Hats Off To Those Enduring Tilleys

Outdoors

Not-so-famous Headgear Comes Expensive, But Is Hard To Wear Out

September 06, 1991|By Capt. Bob Spore

Alex Tilley, maker of the world "not-quite-so-famous" hats and otheroutdoor clothing under the Tilley Endurable label, once told me about a yachtsman who lost his Tilley hat over the side during a storm.

Many weeks later, the gentleman received a package in the mail containing his hat. Tilley always recommended putting your name and address inside the hat for just such instances.

Recently an incident occurred that brought this story to mind. Amonth or so ago I misplaced my Tilley. The only thing I could think ofwas that I must have taken it off on one of those hot fishing trips,and somehow it must have blown over the side of my boat.

Earlier this week my son came home on leave, having graduated from the U.S. Army's Ranger Course. One of the items he had daydreamed about was a Beefalo Bob's open-pit beef sandwich. We stopped in for lunch at the Mountain Road establishment last Wednesday.

Jeff Fisher was servingsandwiches behind the bar. When he saw me, he raced into the back room and returned with my lost Tilley.

He said he saw my picture in the paper, but didn't know how to contact me. My hat is a couple of years old, and the address has faded away after dozens of washings. Infact, the hat is beginning to show signs of wear.

I believe I hold the record having worn out three (soon to be four) Tilleys in the past 10 years, but then I doubt if anyone, with the exception of Tilley himself, wears his hats as much as I do. Like my pipe, my Tilley long ago became my trademark. And if you wear out a Tilley hat, he willreplace it.

If you are interested in trying on a Tilley, the company's representatives will be at both the U.S. Sail and U.S. Powerboat shows in Annapolis next month. The hats are not cheap, but then quality never is.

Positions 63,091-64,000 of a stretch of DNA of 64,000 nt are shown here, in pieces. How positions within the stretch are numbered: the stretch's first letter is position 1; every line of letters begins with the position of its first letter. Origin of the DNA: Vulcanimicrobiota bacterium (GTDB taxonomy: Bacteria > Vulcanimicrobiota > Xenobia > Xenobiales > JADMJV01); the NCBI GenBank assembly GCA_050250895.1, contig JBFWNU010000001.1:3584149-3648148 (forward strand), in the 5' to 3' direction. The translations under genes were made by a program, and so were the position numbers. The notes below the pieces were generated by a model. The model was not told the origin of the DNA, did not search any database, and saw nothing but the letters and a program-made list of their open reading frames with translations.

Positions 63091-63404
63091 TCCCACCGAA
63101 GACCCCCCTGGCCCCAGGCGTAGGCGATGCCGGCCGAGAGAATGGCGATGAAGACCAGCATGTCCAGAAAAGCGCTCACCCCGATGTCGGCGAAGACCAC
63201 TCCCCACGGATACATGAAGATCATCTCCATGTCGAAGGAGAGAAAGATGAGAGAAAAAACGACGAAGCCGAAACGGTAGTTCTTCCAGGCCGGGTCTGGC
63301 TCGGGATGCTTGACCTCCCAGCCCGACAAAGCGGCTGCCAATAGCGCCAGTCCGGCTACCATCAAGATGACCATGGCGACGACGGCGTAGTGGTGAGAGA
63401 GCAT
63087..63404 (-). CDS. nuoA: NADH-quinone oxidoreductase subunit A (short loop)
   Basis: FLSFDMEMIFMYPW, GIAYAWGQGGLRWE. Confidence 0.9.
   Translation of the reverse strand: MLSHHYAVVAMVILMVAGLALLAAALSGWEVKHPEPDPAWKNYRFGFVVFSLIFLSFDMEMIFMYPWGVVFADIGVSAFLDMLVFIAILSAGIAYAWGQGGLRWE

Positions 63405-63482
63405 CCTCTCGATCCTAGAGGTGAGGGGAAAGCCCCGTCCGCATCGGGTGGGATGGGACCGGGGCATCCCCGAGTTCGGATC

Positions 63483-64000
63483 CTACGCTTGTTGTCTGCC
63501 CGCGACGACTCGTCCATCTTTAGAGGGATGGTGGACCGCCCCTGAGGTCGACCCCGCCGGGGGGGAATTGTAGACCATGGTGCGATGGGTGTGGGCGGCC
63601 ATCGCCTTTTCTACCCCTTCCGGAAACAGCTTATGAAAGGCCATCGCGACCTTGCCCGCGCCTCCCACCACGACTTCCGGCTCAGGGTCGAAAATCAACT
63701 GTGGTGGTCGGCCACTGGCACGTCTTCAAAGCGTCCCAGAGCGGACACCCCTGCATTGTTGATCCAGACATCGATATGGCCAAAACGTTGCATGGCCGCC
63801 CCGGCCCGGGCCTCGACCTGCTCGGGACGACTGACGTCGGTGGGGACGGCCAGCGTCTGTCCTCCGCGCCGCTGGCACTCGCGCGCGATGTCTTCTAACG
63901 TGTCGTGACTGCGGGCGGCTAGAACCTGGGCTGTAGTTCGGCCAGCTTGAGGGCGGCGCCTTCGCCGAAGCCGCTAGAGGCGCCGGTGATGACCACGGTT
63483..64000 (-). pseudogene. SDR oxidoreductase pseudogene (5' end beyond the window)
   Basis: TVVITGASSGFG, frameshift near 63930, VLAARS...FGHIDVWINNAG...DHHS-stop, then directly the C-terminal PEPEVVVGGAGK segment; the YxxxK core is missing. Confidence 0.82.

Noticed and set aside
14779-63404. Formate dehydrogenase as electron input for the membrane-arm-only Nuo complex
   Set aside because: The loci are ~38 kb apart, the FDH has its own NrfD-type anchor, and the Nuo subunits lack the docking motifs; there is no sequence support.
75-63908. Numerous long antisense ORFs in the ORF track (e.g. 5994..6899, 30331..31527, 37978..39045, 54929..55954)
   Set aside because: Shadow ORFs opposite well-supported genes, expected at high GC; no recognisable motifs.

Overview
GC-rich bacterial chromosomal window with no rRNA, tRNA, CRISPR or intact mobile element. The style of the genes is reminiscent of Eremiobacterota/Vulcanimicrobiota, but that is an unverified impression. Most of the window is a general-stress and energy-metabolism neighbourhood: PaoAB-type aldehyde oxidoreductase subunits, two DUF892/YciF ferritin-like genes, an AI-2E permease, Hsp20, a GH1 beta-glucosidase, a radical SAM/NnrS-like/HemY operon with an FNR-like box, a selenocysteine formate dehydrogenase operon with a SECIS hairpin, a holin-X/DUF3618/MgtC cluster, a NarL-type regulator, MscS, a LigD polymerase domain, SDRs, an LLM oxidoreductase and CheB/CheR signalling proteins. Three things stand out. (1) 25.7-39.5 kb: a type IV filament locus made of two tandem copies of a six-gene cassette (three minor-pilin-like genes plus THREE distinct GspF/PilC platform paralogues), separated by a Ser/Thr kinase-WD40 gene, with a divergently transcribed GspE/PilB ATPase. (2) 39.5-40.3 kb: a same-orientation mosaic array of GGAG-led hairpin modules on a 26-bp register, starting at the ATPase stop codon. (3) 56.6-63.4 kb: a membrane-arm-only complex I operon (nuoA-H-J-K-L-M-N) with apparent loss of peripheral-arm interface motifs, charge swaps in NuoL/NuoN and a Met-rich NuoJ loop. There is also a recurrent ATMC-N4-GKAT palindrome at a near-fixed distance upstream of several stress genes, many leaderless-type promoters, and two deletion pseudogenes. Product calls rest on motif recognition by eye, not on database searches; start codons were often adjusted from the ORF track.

*

The American Fishing Tackle Manufacturers Association released a report last month saying that fishermen are dropping out. They are leaving the sport!

Besides the expected reductionto the recreational fishing industry, this exodus also will have an impact on the boating industry. Although not all boaters fish, most fishermen use a boat.

"Fishing Charlie" Ebersberger, manager of Anglers Sport Center in Annapolis, says he has noticed a significant impact in sales this year. Not only from anglers switching from fishing to golf, but also because of the recession.

He says his number of sales is about the same, but the problem is that he's selling hooks and night crawlers when he normally would be selling rods and reels. Overall, Ebersberger says this is one of the worst years he has ever seen.

*

The Maryland Department of Natural Resources Police advise me that they have nothing to do with enforcing the federal recreational user-fee sticker program.

In fact, the representative I talked to said that he knows senior U.S. Coast Guard officials who are opposed to the user fee.

I have received no information regarding Coast Guard activity over the weekend on user-fee sticker enforcement.

But I did see an inflatable stopped by marine police on the Magothy, because he did not have a state registration sticker and numbers displayed. That was a state issue, not federal.

*

By the way, fishing is very good right now. Mostly all over.

Bob Spore is a Coast Guard-licensed charter boat captain from Pasadena. His Outdoors column appears every Friday and Sunday in the Anne Arundel County Sun.

Baltimore Sun Articles
|
|
|
Please note the green-lined linked article text has been applied commercially without any involvement from our newsroom editors, reporters or any other editorial staff.